Toronto street nurse Cathy Crowe continues to fight for the homeless

Community Oct 07, 2017 by Justin Skinner City Centre Mirror

Over the span of the past 30 years, Toronto’s “street nurse” Cathy Crowe has both worked on the front lines in helping the homeless get the care they need and served as a tireless advocate for homeless issues in the city and beyond.

While that is where she made her biggest mark, she fell into homeless advocacy almost by accident.

“I had co-formed a group called Nurses for Social Responsibility back in the 80s, so I’ve been involved in a whole array of things — anti-nuclear work, peace, access to choice for women, a huge range,” she said.

While working in low-income communities in South Riverdale and the downtown core, she came face-to-face with poverty at a time when she was becoming more politically active.

Crowe worked for various organizations and found the impact she could have in the community depended on the doctors and agencies she was working with.

“I felt very frequently that my role was diminished or I couldn’t work to my full capacity,” she recalled. “I learned that this little group called Street Health had just gotten funding. I knew them and respected them — they were volunteer nurses that were doing health care for people who were homeless.”

She applied to work there largely because the agency was run by nurses, meaning that her voice would resonate and her skills would be maximized, thus beginning her journey into homeless advocacy.

The care model at Street Health was unconventional, with many coming in just to talk.

“Probably the biggest difference I could make was to be kind and to advocate and fight and to make sure the patients I was seeing got their referral or got to a specialty clinic or got the forms filled to get into housing,” Crowe said.

Street Health largely delivered primary care to the homeless and underhoused at various clinics and worked to ensure the homeless could get identification. That work remained largely invisible to many until Tent City put the issue of homelessness on the map.

“It was like a refugee camp in downtown Toronto,” Crowe said. “We worked on the ground at Tent City seven days a week for literally three years.”

The formation of the Toronto Disaster Relief Committee, which highlighted homelessness as a major crisis, was a win for homeless activists, but with the city still facing an urgent shortage of affordable housing, Crowe remains active on the advocacy front.

The city continues to miss its self-imposed goal of the shelter system being at or below 90 per cent capacity, and Crowe wants to see the Moss Park Armoury and other sites opened up to increase the number of available beds. Having built a strong reputation as an advocate over the years, she knows she is in a position now where her voice will be heard on homeless issues.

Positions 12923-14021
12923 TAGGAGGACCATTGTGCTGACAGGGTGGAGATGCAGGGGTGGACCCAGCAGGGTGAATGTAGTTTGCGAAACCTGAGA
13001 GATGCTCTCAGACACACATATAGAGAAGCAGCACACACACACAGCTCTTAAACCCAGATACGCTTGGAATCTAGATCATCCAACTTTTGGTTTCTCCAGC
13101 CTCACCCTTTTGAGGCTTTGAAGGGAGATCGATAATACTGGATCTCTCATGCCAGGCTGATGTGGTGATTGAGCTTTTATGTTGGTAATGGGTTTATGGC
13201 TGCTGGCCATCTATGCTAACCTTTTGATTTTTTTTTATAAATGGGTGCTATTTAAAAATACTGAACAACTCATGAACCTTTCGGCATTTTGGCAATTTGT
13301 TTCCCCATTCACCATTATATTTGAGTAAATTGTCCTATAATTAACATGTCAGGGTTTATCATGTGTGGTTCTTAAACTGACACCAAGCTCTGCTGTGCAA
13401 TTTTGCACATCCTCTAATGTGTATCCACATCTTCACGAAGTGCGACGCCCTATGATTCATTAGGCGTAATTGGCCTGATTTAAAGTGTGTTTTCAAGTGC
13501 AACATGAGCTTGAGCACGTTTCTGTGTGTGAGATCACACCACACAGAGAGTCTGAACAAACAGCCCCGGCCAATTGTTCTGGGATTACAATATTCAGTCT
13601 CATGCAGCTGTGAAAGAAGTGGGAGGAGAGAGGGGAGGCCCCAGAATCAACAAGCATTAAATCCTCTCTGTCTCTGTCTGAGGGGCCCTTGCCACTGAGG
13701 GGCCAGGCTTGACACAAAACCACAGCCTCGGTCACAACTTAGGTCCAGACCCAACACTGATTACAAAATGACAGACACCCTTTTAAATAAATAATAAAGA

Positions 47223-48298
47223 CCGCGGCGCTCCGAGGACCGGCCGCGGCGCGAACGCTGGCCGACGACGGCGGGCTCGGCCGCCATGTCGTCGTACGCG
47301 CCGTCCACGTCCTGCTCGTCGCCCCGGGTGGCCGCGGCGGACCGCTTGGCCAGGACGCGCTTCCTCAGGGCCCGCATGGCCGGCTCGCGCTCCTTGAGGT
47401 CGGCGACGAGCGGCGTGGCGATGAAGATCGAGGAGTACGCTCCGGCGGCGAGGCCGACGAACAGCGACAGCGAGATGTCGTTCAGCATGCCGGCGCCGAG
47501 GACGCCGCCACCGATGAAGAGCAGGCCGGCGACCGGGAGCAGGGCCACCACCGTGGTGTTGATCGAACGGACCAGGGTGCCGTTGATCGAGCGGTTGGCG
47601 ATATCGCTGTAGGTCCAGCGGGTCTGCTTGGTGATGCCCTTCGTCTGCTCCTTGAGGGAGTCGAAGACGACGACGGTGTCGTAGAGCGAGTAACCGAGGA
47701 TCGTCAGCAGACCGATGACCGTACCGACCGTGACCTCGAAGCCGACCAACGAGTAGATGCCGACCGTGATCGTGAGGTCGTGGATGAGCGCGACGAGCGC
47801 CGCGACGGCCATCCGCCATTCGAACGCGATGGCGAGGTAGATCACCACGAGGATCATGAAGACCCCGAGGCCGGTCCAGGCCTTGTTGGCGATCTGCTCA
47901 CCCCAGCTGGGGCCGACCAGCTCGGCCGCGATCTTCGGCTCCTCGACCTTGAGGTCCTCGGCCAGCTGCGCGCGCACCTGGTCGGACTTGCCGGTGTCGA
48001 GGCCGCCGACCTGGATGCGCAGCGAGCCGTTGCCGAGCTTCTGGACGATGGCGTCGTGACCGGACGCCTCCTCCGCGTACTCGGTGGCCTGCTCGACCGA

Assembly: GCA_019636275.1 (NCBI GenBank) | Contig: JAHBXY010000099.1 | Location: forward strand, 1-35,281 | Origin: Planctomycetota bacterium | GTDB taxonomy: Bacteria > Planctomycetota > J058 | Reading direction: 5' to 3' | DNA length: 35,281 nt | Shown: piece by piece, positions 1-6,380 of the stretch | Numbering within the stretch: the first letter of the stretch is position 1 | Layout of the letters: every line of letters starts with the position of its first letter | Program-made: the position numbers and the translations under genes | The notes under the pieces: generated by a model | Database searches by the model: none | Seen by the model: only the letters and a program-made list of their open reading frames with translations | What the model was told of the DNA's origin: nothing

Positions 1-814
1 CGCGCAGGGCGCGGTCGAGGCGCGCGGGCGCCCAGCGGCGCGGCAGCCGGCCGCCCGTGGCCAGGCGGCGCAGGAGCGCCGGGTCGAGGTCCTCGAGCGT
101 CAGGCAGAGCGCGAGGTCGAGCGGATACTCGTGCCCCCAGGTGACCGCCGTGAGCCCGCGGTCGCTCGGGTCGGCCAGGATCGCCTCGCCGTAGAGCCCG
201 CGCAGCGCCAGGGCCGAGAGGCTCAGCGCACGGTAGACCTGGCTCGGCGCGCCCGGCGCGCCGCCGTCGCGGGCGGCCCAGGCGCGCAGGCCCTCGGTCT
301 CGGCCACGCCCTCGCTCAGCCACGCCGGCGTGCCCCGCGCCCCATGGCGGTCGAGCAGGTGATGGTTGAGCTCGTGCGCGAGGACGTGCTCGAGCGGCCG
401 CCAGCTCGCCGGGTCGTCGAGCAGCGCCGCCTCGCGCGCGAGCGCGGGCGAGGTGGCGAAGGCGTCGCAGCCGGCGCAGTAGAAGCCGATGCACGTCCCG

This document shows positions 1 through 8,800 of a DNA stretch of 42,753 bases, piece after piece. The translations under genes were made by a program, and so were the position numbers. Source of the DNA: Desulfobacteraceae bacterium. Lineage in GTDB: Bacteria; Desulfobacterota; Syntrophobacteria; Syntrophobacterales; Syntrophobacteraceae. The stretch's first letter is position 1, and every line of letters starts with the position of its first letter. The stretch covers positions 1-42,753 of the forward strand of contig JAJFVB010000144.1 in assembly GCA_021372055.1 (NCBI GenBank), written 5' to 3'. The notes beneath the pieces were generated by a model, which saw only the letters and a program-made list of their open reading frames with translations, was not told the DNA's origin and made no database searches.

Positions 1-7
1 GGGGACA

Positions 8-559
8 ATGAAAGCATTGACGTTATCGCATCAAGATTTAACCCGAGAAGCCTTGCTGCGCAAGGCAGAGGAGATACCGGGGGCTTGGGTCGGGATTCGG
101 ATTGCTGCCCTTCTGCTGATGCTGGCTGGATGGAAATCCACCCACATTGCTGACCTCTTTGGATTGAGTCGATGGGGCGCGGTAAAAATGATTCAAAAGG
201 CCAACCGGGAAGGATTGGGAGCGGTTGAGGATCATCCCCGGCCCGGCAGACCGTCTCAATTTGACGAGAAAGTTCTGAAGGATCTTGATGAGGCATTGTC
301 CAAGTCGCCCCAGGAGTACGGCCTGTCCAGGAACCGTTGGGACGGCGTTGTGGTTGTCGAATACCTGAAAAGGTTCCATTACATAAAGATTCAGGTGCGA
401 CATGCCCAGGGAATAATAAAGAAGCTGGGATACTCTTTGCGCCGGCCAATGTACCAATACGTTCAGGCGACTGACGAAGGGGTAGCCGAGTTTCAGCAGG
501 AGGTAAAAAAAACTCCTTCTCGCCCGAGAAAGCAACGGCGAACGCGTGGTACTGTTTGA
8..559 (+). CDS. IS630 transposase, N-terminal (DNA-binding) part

“The best role I can play right now is using my background to move things forward,” she said.

For her work in fighting homelessness, Crowe was recently named to the Order of Canada.

Toronto street nurse Cathy Crowe continues to fight for the homeless

Street nurse named to Order of Canada

Community Oct 07, 2017 by Justin Skinner City Centre Mirror

Over the span of the past 30 years, Toronto’s “street nurse” Cathy Crowe has both worked on the front lines in helping the homeless get the care they need and served as a tireless advocate for homeless issues in the city and beyond.

While that is where she made her biggest mark, she fell into homeless advocacy almost by accident.

“I had co-formed a group called Nurses for Social Responsibility back in the 80s, so I’ve been involved in a whole array of things — anti-nuclear work, peace, access to choice for women, a huge range,” she said.

While working in low-income communities in South Riverdale and the downtown core, she came face-to-face with poverty at a time when she was becoming more politically active.

Crowe worked for various organizations and found the impact she could have in the community depended on the doctors and agencies she was working with.

“I felt very frequently that my role was diminished or I couldn’t work to my full capacity,” she recalled. “I learned that this little group called Street Health had just gotten funding. I knew them and respected them — they were volunteer nurses that were doing health care for people who were homeless.”

She applied to work there largely because the agency was run by nurses, meaning that her voice would resonate and her skills would be maximized, thus beginning her journey into homeless advocacy.